Sling TV, the over-the-top television service launched three years ago by satellite broadcaster Dish Network, announced on Tuesday it had more than two million paying subscribers.
The number puts Sling in the position as the largest live TV streaming service in the country, though its subscription numbers still lag way behind those of on-demand services like Netflix, Hulu, Amazon Prime and HBO Now. And those numbers were not enough for Dish to offset a decline in its legacy satellite broadcast service.
Sling, which debuted in 2015, was the first live streaming service to offer channels like ESPN and CNN with just an Internet connection. It has managed to keep its $20-a-month price point for new and existing subscribers, though new channels added to the service are usually offered to customers in add-on packages.
On Tuesday, Sling announced it had 2.3 million subscribers, although it wasn’t clear how many of those customers were paying for the service or merely taking advantage of the company’s free trial access. By comparison, Sling’s closest competitor, AT&T’s DirecTV Now, has just 1.46 million subscribers.
Sling’s basic package offers access to Disney and Turner channels like ESPN and CNN, but not channels from NBC or Fox. An alternative basic package gives customers access to the missing NBC and Fox channels, but not ESPN. A combined package at $40 a month gives customers access to all of the basic channels, but nothing else. Additional packages of sports, news and lifestyle content can be added on to a subscription for $5, and premium channels cost an extra $8 (Showtime) to $15 (HBO) a month.
DirecTV Now, on the other hand, offers Disney (ESPN, ABC), Turner (CNN), Fox, NBC, CBS and other local and cable channels for a flat $35. HBO costs an extra $5 a month. Three more packages offer anywhere from 80 to 120 channels for between $60 and $70 a month. Other Sling competitors, like Hulu and YouTube TV, offer similar packages of channels for $40 a month and come with cloud DVR storage for recording TV shows and live broadcasts (YouTube debuted last year for $35, but increased its monthly cost by $5 this April after signing a distribution deal with Turner).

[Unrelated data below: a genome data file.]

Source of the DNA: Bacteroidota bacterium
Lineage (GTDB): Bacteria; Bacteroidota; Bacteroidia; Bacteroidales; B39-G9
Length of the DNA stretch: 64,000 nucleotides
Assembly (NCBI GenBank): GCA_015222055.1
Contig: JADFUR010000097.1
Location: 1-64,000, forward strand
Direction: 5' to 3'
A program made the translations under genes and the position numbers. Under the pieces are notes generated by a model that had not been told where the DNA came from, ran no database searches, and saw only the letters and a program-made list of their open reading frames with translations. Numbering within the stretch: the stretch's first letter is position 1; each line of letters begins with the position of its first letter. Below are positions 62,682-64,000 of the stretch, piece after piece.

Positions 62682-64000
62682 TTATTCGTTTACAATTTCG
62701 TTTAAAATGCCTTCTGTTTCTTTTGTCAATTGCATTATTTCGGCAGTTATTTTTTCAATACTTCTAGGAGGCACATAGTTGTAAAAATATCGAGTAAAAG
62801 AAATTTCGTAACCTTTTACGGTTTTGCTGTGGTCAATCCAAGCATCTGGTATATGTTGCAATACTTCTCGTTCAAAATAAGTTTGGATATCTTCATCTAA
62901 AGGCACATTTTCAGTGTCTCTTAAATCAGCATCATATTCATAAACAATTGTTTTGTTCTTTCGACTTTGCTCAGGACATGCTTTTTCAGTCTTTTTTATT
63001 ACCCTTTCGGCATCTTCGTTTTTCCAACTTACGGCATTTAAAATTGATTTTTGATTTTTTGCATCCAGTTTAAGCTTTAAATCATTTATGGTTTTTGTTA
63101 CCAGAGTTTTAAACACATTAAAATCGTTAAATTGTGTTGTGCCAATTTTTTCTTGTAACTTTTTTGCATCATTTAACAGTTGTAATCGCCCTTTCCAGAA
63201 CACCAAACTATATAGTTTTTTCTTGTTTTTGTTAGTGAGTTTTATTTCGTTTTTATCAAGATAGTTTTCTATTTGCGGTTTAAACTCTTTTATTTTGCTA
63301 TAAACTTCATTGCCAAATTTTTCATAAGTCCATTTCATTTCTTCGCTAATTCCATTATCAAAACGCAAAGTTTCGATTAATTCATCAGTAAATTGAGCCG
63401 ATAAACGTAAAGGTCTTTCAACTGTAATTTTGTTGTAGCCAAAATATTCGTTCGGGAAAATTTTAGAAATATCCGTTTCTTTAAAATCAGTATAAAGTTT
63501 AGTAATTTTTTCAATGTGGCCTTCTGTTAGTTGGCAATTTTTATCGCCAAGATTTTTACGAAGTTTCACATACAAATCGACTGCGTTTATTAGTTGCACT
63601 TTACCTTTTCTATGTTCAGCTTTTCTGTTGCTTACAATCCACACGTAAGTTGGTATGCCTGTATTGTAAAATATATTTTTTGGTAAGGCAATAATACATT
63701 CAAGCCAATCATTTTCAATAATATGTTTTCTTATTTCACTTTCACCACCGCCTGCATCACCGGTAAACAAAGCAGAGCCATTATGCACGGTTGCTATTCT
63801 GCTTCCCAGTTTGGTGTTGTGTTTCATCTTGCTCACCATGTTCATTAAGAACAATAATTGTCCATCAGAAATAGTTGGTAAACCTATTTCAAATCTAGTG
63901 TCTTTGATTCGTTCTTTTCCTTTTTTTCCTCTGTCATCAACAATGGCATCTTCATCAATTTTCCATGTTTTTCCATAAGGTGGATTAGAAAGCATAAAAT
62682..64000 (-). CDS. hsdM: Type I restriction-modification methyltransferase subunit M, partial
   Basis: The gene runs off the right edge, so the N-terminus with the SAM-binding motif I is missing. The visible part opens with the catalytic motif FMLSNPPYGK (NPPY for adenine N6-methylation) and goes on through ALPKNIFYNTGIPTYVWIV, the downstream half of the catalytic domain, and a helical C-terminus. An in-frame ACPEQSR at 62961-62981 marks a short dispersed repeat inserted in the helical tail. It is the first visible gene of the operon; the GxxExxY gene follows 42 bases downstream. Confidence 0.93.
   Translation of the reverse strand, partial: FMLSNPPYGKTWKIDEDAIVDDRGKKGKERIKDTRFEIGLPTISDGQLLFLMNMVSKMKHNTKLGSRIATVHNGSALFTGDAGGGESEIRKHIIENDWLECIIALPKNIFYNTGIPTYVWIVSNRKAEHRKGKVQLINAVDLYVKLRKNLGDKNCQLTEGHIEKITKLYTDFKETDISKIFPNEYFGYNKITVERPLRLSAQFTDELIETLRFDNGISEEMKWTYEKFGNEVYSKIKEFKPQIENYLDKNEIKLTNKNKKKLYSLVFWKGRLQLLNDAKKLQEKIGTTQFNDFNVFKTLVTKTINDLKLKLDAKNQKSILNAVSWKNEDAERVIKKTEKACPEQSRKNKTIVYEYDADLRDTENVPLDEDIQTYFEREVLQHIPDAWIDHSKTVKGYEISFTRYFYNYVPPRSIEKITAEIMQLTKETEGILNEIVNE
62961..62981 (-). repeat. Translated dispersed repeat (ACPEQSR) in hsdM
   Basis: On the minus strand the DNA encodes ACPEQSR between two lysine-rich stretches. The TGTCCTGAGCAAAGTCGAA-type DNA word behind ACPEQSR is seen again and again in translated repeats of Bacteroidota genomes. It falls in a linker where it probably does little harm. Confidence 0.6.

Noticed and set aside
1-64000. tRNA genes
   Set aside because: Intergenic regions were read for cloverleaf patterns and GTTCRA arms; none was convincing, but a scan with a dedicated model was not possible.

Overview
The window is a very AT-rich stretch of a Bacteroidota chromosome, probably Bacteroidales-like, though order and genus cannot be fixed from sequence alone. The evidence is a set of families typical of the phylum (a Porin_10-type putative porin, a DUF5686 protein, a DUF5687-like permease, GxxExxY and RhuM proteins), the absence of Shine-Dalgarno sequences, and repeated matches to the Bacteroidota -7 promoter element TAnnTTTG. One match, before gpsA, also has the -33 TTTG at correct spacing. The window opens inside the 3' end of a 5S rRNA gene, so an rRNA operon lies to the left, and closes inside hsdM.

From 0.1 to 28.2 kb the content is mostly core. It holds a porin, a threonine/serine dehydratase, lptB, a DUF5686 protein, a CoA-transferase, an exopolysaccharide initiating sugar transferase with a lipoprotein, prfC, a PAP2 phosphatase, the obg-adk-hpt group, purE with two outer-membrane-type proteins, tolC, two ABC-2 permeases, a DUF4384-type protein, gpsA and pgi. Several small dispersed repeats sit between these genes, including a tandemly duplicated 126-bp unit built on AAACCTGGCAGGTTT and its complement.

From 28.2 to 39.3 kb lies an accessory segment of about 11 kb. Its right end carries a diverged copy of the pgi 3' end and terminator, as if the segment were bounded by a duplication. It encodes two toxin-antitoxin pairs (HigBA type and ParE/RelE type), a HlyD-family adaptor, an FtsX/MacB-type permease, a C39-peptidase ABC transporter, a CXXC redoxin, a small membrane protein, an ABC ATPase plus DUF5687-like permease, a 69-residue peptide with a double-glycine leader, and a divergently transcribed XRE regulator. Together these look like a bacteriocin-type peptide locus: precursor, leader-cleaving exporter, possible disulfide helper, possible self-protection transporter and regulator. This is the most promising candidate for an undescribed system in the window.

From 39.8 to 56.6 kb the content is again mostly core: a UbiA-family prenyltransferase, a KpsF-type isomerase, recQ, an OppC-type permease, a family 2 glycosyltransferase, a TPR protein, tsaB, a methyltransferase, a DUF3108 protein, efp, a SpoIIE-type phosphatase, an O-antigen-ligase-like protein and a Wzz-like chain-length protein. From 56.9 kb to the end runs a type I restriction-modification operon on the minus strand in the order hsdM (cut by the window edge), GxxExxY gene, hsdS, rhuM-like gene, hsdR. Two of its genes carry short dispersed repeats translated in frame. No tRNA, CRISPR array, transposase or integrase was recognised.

Sling has managed to stay cheaper than its competitors — only the fledgling Philo TV costs less, but it doesn’t include live sports or access to Disney, Fox or NBC programming — and its biggest draw is arguably its access to ESPN for $20 a month. But the times might be catching up to Sling: The Denver Post published an article this week suggesting Dish may have to raise the price of Sling TV sometime soon.
The Post reported that customers are “flocking” to Sling TV, but not fast enough to offset pay TV losses for parent company Dish Network. The company missed quarterly estimates due to a decline in customers at the legacy satellite business. Although Sling’s customer base increased over the last quarter, it wasn’t enough to bring in much-needed revenue for the company.
Analysts have suggested part of Dish’s woes might have something to do with the company cannibalizing its primary business with Sling. Cheaper options offered by Sling are attracting so-called “cord cutters,” making it difficult for Dish to justify raising prices on its satellite service.
Dish Network Chief Executive Officer Charlie Ergen reassured investors the company was “committed” to repaying its $16 billion in debt. An analyst told Thomson Reuters that it’s “usually not a good day for equity holders” when a company has to make such a commitment.